It’s nice that the U.S. economy grew faster than expected in the third quarter, for the best half-year performance since 2003. But the payback will probably be weaker growth in the fourth quarter, according to Michael Feroli, the chief U.S. economist at JPMorgan Chase. He lowered his outlook for fourth-quarter growth to 2.5 percent annualized from 3 percent, after third-quarter growth came in at 3.5 percent instead of a projected 3 percent.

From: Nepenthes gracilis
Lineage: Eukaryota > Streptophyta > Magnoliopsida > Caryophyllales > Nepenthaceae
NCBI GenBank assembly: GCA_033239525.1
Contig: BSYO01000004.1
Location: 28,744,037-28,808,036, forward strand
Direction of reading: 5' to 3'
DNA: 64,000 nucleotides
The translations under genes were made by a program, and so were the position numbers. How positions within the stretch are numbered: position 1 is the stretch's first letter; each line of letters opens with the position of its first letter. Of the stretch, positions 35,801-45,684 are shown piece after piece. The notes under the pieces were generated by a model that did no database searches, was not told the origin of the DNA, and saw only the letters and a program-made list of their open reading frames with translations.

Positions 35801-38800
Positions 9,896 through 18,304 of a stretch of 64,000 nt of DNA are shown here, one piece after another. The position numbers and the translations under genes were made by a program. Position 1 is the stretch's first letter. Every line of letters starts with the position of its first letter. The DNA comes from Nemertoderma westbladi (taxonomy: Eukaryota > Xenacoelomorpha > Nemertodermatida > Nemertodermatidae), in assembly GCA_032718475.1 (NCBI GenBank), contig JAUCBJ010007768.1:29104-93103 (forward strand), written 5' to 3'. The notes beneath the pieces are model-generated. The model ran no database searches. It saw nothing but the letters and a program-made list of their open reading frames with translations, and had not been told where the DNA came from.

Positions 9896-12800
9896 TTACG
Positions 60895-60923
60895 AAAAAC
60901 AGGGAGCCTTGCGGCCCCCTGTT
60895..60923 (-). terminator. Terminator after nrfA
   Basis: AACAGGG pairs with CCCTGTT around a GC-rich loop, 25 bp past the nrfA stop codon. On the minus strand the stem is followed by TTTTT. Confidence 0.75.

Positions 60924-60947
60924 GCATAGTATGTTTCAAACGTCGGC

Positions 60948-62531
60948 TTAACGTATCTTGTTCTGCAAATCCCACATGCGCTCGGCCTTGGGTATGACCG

Some of the unexpectedly strong production wound up unsold on shelves, which could be inducing companies to produce a bit less in October through December to get inventories back where they want them. “The upside surprise was mostly located in defense spending, inventories and, to a lesser extent, net foreign trade. All three of these categories tend to be associated with payback the following quarter,” Feroli wrote on Thursday in a note to clients.